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Dewoitine D.520C.1
1/32 Scale

 

Azur


Azur's 1/32 scale D.520 is available online from Squadron.com

S u m m a r y

Catalogue Number: #A040
Scale: 1/32
Contents and Media: 69 parts in grey styrene; 1 part in clear injection moulded styrene; 16 parts in cream-coloured resin; decals for two aircraft.
Price: USD$32.99 from Squadron.com
Review Type: FirstLook
Advantages: Appealing subject; high-quality plastic; crisply engraved surface features; subtle fabric texture; good size; high quality injection moulded canopy; simple parts breakdown and good engineering; separate flaps; encouraging fit; colourful decal options
Disadvantages: No separate sliding section for canopy; no locating pins; some minor scratchbuilding required; fairly bare cockpit; fuselage may be slightly short.
Recommendation: Recommended

 

Reviewed by Brett Green

 

FirstLook

 

As the best French fighter of WWII, the Dewoitine D.520 is hardly an esoteric subject, but I was still surprised and pleased to see a kit released in 1/32 scale by Azur.

Azur's 1/32 scale D.520C.1 comprises 69 parts in grey styrene, 1 part in clear injection moulded styrene, 16 parts in cream-coloured resin and decals for two aircraft.

The plastic is smooth and free from any moulding imperfections. The surface features crisp and consistently recessed panel lines with convincingly subtle fabric texture on control surfaces. Gun and shell ejection ports are indicated by shallow recesses which will benefit from deepening with a drill or hobby knife.

The big ejector pins that often plague the inner surfaces of limited-run kits are rare, and none will interfere with fit or be visible when the kit is assembled.

Click the thumbnails below to view larger images:


A single clear part is supplied in high-quality, thin injection-moulded plastic. The top front spine is moulded as part of this clear plastic, with the curved windows behind the cockpit included in this area. The entire clear part can be glued to the fuselage and the windows masked before painting - a nice, low risk way to approach the problem. On the downside, the single clear part is also moulded with the main canopy and the windscreen. This will make it tricky to depict the canopy open. Hopefully, Squadron will offer a replacement vacformed canopy for this kit before too long.

 

 

Resin parts are supplied for the exhausts and some smaller (indeed, tiny) details for the undercarriage and cockpit.

 

 

The cockpit on the real aircraft was quite spartan, and the kit reflects this simplicity. However, many modellers may wish to replace or add further detail in this area, especially in this large scale.

Kit options include alternate positions for landing flaps and the radiator flap; and different spinners. The Ratiel propeller with the long spinner is applicable to early machines up to serial number 350. Subsequent D.520s were fitted with the short spinner and Chauviere propellers. Only one set of propellers is supplied in the kit, but both styles seem to share a similar profile.

Markings are supplied for one French and one Vichy option with the prominent red and yellow horizontal stripes covering the nose and the tail, plus diagonal tricolour stripes on the wings. The decals are in perfect register and the colour looks good.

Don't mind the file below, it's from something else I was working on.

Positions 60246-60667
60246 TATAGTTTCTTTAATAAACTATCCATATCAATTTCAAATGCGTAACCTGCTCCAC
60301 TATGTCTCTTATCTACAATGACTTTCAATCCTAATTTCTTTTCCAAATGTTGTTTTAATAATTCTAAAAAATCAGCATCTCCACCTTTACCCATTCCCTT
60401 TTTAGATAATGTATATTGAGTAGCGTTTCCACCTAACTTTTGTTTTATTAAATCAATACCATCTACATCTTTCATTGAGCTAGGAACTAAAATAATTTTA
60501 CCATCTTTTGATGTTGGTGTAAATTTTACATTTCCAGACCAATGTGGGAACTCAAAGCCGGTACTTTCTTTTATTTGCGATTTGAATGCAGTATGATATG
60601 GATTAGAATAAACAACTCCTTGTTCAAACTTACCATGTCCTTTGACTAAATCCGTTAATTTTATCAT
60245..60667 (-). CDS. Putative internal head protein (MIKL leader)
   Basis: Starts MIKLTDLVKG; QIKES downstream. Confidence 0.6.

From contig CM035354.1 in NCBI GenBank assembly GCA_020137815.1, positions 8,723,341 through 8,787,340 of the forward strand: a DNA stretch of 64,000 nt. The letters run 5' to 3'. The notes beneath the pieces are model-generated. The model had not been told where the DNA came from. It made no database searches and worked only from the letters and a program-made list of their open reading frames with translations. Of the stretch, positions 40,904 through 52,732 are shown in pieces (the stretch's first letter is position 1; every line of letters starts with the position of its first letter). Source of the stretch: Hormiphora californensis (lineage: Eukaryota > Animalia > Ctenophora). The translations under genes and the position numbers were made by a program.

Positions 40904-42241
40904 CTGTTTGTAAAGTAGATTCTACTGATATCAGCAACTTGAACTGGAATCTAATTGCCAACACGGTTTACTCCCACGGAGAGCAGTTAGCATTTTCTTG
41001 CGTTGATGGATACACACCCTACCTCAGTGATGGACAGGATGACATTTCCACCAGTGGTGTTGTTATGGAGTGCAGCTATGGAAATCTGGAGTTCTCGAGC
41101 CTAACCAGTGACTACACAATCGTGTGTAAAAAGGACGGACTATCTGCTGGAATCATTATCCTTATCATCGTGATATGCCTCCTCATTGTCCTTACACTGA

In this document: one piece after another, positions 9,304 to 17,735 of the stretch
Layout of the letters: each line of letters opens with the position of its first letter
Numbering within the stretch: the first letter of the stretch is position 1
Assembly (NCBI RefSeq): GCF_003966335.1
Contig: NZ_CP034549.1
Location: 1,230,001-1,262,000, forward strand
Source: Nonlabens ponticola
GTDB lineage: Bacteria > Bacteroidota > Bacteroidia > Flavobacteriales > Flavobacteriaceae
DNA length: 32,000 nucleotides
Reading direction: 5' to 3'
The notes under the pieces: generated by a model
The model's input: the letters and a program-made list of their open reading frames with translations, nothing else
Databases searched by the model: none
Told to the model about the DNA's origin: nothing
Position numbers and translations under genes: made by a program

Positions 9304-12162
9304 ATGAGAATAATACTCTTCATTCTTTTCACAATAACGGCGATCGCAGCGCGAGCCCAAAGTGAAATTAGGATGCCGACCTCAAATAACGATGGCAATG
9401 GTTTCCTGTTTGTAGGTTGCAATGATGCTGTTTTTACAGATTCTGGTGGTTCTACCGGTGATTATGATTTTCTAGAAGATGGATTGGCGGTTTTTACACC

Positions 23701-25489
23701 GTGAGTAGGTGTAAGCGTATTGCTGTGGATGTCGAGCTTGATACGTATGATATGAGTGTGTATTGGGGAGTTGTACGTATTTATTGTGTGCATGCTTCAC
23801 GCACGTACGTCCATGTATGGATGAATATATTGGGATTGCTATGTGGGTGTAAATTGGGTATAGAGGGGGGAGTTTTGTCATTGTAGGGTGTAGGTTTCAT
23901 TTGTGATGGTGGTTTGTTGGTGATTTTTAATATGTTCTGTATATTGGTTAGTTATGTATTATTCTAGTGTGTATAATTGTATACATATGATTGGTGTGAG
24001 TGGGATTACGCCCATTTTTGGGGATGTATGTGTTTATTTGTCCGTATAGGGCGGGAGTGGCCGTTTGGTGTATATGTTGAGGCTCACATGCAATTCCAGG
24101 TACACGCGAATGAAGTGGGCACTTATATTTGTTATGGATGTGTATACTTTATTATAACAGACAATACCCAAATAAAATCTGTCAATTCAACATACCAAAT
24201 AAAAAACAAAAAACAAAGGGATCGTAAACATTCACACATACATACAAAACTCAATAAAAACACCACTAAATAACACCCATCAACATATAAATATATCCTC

I compared the main kit parts to drawings scaled-up from DTU's "Dewoitine D 520" book (ISBN 2-912749-00-X - a great one-stop reference). I have no way of confirming the accuracy of the drawings, but a comparison showed that the wing dimensions were very close; and that the kit fuselage was some millimetres short in the nose.

 

 

Test Fitting

 

With most limited-run kits, the contents of the box is only a small part of the story. The important question is, how does the model fit?

 

 

I snipped the main fuselage, wing and canopy parts from the sprues. After quickly cleaning up waste from the narrow sprue connectors, I taped the parts together. The image shows that all the parts were well aligned, there was no suggestion of gaps at the wing roots and trailing edges were quite thin.

 

 

Conclusion

 

Despite the French name and its primary focus on WWII Armeť de l'Air subjects, Azur is a brand of Czech model manufacturer MPM.

The quality of MPM's offerings have been improving dramatically over the last few years. In particular, the grade of injection moulded styrene parts is now approaching that of mainstream manufacturers. Along with other companies like Classic Airframes and Eduard, MPM's brands are offering interesting and rare aircraft types as limited-run models that are of quite high quality and appropriate for even relatively inexperienced modellers.

Azur's 1/32 scale Dewoitine D.520C.1 benefits from this new high standard. It is an attractive subject with great surface detail and should be fairly straightforward to build.

At USD$33.00, the kit is priced about the same as Hasegawa's new 1/32 scale Bf 109 and Fw 190 family, making it great value for money too.

Azur's D.520 is the first time that an Eastern European manufacturer has turned its attention to a 1/32 scale WWII subject. Let us hope that it blazes the trail for many more!

Recommended.

Thanks to Squadron.com for the review sample.


Review and Images Copyright © 2003 by Brett Green
Page Created 25 June, 2003
Last updated 15 August, 2003

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